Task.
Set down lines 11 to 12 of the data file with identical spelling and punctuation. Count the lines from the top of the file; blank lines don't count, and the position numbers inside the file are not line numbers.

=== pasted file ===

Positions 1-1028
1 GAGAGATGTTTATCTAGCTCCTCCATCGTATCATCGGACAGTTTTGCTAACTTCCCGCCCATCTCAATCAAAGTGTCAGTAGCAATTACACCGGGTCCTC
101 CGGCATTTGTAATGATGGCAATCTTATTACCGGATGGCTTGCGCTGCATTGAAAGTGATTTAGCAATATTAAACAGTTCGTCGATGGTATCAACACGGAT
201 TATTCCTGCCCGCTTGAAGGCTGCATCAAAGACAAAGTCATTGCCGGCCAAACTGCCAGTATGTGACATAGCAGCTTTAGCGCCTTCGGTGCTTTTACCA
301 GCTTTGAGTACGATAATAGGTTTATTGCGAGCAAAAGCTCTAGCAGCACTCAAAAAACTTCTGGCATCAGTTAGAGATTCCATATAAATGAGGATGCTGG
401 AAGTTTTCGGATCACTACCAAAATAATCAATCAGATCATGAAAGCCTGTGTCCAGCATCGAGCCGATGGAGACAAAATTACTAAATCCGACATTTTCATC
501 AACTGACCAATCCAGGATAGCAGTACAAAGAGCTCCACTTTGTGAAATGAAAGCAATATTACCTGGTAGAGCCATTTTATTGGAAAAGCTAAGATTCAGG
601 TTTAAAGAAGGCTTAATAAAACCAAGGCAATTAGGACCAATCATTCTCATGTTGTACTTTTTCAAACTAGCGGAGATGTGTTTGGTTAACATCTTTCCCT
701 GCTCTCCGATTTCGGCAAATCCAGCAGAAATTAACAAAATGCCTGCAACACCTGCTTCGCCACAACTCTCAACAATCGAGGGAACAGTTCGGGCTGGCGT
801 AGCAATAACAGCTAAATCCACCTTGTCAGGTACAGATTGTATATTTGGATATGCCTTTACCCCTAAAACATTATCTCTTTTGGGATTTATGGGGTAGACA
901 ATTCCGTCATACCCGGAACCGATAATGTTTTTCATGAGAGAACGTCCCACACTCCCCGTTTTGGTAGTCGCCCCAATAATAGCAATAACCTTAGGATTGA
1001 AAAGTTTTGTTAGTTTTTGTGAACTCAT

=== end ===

901 ATTCCGTCATACCCGGAACCGATAATGTTTTTCATGAGAGAACGTCCCACACTCCCCGTTTTGGTAGTCGCCCCAATAATAGCAATAACCTTAGGATTGA
1001 AAAGTTTTGTTAGTTTTTGTGAACTCAT